If your startup were a Netflix series, the cap table would be the credits rolling at the end of each episode. For any up-and-coming founder, it's crucial to have a detailed understanding of who owns what at each stage of the business. This is true whether you're doing diligence for raising money or simply incorporating a new business.

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The capitalization table, or cap table, provides the information you need for a clear understanding of your company's ownership. In this post, we'll dive into what a cap table is, and how to use it.

A cap table is the place of record for the equity-based transactions of a company. It includes ownership stakes, types of shares, and option pools. Ownership stake refers to who (founders, investors, or employees) owns what amount of the business. This reflects who has control over the company. Since most startups need voting agreement among both common and preferred shares, this view shows who needs to sign off on major company decisions (e.g., company sale or reorganization).

The types of shares indicate who has common shares with no special treatment, versus who has preferred stock. Preferred stock typically can often be converted to a 1x payout of money invested. This "money-back" provision protects investors in the event of a sale at a lower valuation.

Debt that can convert into equity is the other type of transaction often found on a cap table. This convertible debt is factored into all ownership calculations on a fully diluted basis. Calculating on a fully diluted basis is a way of looking at ownership where all outstanding warrants, options, and convertible notes are exercised.

Cap Table Template

Here's a sample cap table:

Cap table example

Source: Cooley GO

As the columns move from left to right, additional dilution items are applied to get an understanding of a person's true ownership percentage of the company.

You'll notice the cap table lays out the essential pieces of a transaction:

  1. Shareholder name as it appears on the security
  2. Date of issuance
  3. Number of shares or units issued

How to Use a Cap Table

1. Understanding your equity

One of the primary uses of the cap table is to show how decisions impact the equity structure of a company. Do you want to expand the employee option pool? Are you raising another funding round?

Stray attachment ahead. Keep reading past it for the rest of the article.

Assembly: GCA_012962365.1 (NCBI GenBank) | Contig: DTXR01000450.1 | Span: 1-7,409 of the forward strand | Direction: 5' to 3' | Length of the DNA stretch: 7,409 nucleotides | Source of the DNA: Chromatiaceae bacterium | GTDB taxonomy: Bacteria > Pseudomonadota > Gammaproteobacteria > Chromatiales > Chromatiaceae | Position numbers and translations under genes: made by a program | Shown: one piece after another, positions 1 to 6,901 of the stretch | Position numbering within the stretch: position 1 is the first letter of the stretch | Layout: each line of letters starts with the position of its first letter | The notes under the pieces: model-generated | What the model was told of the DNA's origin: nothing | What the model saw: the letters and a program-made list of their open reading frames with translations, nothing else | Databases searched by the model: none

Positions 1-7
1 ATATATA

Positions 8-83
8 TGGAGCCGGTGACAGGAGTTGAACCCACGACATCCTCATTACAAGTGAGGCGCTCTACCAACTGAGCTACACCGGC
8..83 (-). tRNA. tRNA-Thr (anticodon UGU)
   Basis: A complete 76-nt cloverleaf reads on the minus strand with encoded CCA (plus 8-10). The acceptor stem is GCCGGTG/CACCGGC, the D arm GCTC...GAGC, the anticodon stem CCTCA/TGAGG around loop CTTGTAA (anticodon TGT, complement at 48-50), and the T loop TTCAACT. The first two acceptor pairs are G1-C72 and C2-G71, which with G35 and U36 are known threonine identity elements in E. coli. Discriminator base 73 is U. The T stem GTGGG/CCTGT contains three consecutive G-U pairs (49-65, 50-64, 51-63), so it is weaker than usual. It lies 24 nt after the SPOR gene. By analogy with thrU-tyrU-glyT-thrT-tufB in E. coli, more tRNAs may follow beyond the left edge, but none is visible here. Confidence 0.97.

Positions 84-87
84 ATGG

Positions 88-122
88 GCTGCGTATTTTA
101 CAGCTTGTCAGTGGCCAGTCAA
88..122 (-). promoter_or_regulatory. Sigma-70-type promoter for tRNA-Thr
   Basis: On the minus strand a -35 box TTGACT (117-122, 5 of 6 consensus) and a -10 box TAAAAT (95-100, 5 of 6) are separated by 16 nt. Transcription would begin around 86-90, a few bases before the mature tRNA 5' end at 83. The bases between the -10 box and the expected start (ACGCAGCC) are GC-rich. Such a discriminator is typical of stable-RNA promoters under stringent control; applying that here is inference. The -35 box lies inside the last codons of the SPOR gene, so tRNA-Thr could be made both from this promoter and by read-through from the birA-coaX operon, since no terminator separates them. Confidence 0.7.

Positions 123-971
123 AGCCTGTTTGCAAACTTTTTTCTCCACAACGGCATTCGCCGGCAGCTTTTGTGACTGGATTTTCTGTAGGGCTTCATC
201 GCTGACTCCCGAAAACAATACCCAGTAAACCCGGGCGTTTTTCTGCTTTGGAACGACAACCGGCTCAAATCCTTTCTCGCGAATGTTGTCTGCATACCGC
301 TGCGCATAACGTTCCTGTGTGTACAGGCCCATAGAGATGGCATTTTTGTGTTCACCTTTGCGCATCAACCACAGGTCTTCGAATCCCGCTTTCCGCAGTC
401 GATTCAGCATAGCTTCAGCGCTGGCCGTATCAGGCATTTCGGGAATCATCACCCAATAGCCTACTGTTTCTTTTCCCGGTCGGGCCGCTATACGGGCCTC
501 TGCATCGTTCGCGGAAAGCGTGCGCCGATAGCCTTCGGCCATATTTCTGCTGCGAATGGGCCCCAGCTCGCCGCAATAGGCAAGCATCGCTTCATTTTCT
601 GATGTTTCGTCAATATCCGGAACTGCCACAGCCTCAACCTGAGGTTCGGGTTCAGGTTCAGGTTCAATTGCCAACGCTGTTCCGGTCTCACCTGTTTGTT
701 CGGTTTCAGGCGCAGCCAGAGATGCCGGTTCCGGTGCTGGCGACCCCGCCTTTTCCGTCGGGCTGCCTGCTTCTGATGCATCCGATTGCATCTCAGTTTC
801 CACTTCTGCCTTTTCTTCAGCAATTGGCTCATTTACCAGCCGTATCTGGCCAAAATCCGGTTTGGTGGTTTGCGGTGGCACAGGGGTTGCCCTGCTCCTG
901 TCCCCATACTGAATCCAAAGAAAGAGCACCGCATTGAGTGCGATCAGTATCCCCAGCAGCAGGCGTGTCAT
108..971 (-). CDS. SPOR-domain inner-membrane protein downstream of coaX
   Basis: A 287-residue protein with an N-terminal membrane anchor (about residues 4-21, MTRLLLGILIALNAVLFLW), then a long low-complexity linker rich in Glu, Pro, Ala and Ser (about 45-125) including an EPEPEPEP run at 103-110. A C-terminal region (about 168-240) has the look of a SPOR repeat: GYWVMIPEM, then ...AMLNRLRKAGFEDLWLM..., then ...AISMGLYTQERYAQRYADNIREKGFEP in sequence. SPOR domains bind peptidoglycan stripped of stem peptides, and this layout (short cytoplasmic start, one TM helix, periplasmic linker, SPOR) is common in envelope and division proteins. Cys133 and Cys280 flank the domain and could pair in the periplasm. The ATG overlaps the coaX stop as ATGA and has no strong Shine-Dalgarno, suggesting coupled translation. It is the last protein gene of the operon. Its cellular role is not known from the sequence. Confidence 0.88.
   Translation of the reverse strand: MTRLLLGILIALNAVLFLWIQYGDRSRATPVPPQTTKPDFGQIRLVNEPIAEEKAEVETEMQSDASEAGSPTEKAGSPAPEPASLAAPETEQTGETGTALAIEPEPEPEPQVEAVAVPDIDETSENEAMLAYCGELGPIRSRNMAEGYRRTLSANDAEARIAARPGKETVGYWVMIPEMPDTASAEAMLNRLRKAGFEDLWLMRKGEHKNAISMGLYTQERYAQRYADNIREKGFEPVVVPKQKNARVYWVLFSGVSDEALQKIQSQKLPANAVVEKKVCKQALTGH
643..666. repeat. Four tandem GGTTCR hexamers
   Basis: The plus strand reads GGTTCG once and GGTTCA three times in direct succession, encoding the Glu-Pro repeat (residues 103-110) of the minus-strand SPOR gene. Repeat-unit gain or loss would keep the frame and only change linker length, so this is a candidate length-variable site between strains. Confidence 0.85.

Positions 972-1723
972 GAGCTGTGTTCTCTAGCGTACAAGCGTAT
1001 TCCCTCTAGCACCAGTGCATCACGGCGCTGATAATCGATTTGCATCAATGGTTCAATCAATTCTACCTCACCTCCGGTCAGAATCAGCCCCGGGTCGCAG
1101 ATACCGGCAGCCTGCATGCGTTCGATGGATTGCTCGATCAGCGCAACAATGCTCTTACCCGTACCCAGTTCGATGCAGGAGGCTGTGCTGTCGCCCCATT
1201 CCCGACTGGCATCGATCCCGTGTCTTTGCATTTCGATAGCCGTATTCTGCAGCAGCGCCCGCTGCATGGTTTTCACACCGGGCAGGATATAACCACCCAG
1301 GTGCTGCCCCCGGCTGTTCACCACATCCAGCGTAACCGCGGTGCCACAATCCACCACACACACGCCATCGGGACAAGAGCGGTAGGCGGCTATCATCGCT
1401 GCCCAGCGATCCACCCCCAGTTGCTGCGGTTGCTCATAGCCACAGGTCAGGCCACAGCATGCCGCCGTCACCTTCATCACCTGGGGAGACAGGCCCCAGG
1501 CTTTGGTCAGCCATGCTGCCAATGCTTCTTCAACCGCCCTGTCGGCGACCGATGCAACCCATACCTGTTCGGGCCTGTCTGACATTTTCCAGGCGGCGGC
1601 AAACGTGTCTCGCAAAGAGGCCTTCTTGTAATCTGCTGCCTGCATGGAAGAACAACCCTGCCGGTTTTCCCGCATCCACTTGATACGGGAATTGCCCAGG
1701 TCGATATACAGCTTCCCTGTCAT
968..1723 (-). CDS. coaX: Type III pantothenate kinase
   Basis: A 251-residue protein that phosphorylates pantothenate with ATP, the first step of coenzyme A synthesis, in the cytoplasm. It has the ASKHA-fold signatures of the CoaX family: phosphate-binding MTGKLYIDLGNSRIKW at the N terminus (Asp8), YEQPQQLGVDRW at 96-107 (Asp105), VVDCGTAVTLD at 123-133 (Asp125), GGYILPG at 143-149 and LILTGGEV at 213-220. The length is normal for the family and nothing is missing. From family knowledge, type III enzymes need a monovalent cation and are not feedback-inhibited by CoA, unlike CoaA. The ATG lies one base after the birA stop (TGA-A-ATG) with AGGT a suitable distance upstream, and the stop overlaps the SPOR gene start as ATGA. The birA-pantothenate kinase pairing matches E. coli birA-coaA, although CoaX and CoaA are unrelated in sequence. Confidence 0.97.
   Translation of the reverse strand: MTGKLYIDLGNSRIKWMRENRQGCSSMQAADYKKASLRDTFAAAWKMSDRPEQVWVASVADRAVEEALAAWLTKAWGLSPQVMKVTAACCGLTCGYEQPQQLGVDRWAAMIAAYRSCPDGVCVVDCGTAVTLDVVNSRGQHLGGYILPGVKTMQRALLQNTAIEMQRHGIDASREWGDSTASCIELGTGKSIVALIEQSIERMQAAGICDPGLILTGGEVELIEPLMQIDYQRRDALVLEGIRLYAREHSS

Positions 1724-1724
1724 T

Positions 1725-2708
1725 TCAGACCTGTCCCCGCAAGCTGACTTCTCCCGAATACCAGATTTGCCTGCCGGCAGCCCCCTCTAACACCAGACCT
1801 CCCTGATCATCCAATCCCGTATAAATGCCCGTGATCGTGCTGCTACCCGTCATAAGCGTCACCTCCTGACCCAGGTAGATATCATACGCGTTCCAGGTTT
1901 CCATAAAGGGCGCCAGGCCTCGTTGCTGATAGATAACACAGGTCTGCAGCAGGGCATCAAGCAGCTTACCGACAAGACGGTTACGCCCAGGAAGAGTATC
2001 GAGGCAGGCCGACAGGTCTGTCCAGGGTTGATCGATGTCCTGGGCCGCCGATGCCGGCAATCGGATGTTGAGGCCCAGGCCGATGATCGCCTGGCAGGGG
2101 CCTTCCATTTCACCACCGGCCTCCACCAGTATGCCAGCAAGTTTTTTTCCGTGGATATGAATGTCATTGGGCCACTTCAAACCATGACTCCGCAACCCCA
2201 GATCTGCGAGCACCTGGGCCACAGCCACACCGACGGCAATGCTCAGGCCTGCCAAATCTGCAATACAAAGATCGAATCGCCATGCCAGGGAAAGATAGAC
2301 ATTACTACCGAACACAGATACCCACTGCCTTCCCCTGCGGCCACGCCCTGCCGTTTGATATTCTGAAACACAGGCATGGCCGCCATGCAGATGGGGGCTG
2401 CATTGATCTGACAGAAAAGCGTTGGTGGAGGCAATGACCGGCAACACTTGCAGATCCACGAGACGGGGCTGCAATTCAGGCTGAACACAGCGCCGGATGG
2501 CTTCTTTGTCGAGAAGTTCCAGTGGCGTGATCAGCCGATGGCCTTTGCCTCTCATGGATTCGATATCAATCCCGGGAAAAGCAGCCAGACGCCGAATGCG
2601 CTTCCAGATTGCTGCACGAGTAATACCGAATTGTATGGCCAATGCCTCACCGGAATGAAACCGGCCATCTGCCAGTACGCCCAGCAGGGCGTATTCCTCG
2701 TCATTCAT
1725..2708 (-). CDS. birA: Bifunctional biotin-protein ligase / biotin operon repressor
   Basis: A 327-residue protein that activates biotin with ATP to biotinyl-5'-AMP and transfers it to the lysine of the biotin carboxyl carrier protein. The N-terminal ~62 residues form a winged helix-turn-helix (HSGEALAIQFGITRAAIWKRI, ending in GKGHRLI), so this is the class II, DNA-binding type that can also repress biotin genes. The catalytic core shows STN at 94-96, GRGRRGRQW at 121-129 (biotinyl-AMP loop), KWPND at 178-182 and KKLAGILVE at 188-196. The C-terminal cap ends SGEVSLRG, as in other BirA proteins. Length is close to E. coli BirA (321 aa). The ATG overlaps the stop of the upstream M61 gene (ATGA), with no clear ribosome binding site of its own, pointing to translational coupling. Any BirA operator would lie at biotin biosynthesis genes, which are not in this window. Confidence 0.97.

Either way, you can see exactly what impact that will have on your shareholder groups. When you're raising funding for the first time, you need to know exactly what you're giving up. The cap table will do just that, and show you the proposed new structure of the company.

2. Initial equity distributions

When creating a new company, the cap table is where you put the company breakdown in writing. Discussing initial equity distributions is difficult, but it's a conversation that needs to happen at the formation of every business. Outline distributions to the founding team -- and use the cap table to facilitate the conversation on day one.

3. Managing employee options

When hiring new employees, you want to align their incentives with the objectives of the company. Stock options are a great way to do just that. It gives you a way to match an employee's contributions with the appropriate amount of stock.

The cap table shows exactly how many options are authorized or available to be issued at any given moment. It also lists the number of options used to date. When creating your cap table, you'll want to ensure you have enough options to cover a 12-month rolling period.

4. Term sheet negotiation

Having a clear snapshot of your company's ownership structure enables you to run a what-if analysis on a financing round. Look at what happens to your ownership stake and company control at different valuation levels, and evaluate other factors such as if new options are issued before or after financing. This gives you insight into what situations you're happy with and where to draw your line in the sand.

A cap table isn't a legal document, but rather a snapshot of ownership information used to make decisions. Understanding the information it contains and common ways to use it will guide you on your path -- and make your next big fundraising decision or employee hire a little easier. So, whatever type of episode your startup turns out to be, don't forget to write down the credits.

To learn more about startup success, check out these growth hacking resources next.

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Originally published Nov 23, 2018 7:30:00 AM, updated November 23 2018

Topics:

Startups